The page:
A new record holder for the most backers ever was crowned this Thursday when Kickstarter project “I’m Fine, Thanks,” surpassed 4,250 individual donors. The documentary, about “life, the choices we all make, and the paths we ultimately decide to follow,” will look at the individual stories of people who pursued a prescribed path in life, but found it didn’t make them happy. The trailer shows people expressing their disappointments in the traditional American-dream pursuit: “the white picket fence,” “2.5 kids,” “the babe, the boat, the bucks, the job, the six figures,” the omnipresent plan to “work for 40, 50 years, and then retire.” It’s clear that a lot of people have felt this existential crisis; the film had surpassed its $100,000 goal by $13,000. (Deadline: June 22, 11:59 p.m.)

Good news for North American soccer fans: a magazine is being created just for you, and raising its funds on Kickstarter. Mark Kirby and George Quraishi, both former editors at GQ and Condé Nast Portfolio, among other publications, are the founders of Howler, a quarterly glossy about international and American soccer. Forbes’s Jeff Bercovici profiled Howler a few weeks ago, pointing out the already impressive list of people who are involved: “The design is the work of famed art director Robert Priest and his partner, Grace Lee. Contributors signed up so far include novelist Aleksandar Hemon, New Republic editor Franklin Foer and Harper Collins executive editor David Hirshey.” With almost 2,000 backers, the magazine’s already over goal with time to spare; Howler’s raised almost $60,000 after implementing a goal amount of $50,000. (Deadline: June 29, 8 p.m.)

Longshots

Crowdfunding Dreams is a book project raising funds to give a “behind-the-scenes look at 17 fascinating crowdfunders and their projects.” The proposal does not specify any of the stories it will cover, though it does detail the book’s length: “approximately 161 page[s]”; this calculation’s roots remain unexplained. “This book is a must read for those that are considering forging their own Crowdfunding Dreams,” reads the Kickstarter, but with only a few paragraphs of explanation and a somewhat strange pitch video, I’m afraid this is one crowdfunding idea that will remain just that: a dream. (Deadline: July 17, 4:15 p.m.)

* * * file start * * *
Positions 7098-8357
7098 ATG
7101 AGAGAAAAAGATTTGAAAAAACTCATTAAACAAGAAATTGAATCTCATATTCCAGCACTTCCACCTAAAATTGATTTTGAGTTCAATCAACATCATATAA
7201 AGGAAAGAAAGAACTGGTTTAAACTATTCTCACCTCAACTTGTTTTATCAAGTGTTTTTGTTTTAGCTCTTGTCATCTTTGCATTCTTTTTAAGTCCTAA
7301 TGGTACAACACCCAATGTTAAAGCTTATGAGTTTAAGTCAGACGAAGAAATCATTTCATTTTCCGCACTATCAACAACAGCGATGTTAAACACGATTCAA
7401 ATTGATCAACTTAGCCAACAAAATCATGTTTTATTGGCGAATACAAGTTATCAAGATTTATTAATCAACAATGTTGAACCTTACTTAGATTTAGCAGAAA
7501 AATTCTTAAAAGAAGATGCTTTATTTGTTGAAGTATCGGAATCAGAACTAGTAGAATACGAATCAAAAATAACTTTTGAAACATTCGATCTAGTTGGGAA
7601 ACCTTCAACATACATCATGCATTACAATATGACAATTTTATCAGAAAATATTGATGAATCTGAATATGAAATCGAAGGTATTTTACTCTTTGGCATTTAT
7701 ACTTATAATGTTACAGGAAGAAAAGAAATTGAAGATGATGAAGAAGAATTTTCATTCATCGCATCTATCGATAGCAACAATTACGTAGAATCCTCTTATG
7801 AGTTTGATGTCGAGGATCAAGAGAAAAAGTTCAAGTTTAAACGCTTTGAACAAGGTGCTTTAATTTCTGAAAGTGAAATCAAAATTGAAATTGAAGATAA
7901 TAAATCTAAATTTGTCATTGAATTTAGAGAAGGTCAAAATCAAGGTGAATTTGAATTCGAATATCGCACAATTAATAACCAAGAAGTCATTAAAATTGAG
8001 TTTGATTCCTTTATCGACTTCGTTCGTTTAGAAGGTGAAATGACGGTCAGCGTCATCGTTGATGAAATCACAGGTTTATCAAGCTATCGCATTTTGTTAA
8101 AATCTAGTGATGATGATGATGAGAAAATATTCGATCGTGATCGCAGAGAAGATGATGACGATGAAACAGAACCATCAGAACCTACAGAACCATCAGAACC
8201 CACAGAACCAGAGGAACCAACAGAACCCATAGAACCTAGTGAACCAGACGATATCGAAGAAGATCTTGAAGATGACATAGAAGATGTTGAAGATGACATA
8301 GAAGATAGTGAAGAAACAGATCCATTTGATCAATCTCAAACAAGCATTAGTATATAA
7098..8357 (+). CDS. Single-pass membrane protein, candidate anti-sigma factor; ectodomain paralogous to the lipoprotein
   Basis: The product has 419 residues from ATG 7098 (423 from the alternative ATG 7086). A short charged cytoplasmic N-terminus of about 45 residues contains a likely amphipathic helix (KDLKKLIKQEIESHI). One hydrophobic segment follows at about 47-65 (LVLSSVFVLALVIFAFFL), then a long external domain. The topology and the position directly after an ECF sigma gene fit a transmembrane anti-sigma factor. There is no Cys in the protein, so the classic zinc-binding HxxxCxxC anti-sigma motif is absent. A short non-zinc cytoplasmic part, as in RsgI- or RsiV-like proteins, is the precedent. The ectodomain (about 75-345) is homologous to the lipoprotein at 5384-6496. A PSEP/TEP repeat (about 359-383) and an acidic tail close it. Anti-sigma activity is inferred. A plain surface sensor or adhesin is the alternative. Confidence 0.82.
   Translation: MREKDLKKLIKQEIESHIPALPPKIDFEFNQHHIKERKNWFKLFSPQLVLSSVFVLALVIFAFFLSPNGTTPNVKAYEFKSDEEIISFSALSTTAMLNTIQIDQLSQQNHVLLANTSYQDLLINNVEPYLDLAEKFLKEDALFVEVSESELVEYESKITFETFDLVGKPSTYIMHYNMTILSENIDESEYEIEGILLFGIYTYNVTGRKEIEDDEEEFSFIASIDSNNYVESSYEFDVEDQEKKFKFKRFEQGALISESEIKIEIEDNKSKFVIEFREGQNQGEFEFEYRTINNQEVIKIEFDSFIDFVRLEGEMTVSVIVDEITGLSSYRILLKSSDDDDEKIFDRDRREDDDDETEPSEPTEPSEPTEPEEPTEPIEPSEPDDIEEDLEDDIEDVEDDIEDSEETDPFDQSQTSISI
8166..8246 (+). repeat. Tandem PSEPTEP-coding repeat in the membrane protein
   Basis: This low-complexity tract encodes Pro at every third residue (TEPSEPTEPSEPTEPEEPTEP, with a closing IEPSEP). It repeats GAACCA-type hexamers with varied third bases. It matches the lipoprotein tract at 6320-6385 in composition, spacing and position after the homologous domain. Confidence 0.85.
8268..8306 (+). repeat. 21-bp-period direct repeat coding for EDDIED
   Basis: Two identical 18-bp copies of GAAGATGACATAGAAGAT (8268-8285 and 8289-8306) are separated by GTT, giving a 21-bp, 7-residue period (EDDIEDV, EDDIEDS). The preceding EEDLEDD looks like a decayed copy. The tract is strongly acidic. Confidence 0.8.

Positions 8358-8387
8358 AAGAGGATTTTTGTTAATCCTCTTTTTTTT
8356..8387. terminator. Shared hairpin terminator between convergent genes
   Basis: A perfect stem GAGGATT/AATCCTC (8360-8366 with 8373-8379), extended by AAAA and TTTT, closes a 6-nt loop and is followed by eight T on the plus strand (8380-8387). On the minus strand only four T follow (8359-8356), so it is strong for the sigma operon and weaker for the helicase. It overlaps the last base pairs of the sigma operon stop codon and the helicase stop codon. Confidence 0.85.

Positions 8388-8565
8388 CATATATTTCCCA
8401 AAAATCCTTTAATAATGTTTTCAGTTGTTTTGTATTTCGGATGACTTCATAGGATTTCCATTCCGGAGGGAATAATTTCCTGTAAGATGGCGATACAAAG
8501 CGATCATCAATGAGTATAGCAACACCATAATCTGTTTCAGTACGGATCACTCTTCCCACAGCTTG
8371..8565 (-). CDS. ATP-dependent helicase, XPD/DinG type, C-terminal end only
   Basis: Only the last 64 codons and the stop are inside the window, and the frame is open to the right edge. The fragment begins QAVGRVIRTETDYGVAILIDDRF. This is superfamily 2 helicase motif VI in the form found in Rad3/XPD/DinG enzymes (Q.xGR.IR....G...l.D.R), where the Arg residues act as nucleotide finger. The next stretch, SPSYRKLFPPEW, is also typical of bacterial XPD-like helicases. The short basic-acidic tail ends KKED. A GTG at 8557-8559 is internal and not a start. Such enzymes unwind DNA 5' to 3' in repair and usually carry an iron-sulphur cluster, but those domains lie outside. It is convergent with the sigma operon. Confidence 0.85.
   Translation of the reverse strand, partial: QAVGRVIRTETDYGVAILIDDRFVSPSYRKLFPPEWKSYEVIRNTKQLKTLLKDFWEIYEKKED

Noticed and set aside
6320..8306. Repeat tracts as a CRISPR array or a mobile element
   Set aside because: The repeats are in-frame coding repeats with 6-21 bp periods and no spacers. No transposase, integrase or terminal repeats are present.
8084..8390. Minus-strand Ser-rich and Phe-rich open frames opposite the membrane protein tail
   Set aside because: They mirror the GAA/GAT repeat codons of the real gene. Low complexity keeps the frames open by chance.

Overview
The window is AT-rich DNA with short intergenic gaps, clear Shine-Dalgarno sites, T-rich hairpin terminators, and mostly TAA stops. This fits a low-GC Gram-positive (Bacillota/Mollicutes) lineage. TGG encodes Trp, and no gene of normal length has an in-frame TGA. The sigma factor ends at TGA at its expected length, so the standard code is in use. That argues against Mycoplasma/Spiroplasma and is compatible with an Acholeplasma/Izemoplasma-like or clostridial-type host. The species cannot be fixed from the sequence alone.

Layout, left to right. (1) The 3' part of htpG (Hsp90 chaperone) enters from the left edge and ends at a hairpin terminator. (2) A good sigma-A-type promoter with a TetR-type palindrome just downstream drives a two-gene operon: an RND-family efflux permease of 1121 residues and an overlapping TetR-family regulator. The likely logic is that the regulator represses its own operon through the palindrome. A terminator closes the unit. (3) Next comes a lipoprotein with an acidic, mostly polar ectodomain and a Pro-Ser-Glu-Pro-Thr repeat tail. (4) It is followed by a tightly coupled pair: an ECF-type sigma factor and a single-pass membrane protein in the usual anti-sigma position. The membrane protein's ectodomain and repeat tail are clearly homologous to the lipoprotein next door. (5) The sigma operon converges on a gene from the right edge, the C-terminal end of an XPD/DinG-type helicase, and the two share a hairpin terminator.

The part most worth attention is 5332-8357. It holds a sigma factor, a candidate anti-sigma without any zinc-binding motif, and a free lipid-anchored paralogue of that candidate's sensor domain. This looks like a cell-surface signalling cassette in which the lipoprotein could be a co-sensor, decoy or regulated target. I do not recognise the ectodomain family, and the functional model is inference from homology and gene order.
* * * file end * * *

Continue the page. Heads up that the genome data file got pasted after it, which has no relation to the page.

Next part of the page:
While going over the pitch for Iowa Air in a Jar, I tried to push the title to the back of my mind as I read what seemed somewhat understandable, at first: “The purpose of this project is to explore the changing landscape of Iowa by capturing the essence of its present form in midst of its transitional history from prairie to rural farmland to suburban sprawl.” Okay, but then you get to the part the title references, that whole “Iowa air in a jar”: ”I will simply open a jar and let it fill with Iowa Air” while also “photographing the jar in the location I have discover in that county as a secondary means of capturing a moment in time.” All this will culminate into a photo book. If you’re worried about the uniqueness of each jar, rest assured, they aren’t purchased in bulk. “Every jar used in this endeavor will be found in Iowa. They will be collected from friends and family, obtained at garage sales, and procured from other second-hand sources.” Rewards are made up of mostly, you guessed it, jars, providing people with “a stockpile of fresh Iowa Air for the Apocalypse.” But alas, Iowa Air is not the latest craze, and so far zero dollars has been pledged toward the $9,900 goal. (Deadline: July 18, 10:36 p.m.)

Out of time

The trailer for the documentary My Days in the Traveling Circus shows the beautiful video work that can be expected in this film. Director Ariel Soto explains that he spent seven months capturing the adventures of a small, independent, traveling circus in Bolivia, the personal stories behind its young members and the stories behind what brought them there. The Kickstarter is a little over halfway towards its $10,000 goal and has until Tuesday to make that mark and get its funding. (Deadline: June 26, 4:06 p.m.)

Alysia Santo is a former assistant editor at CJR.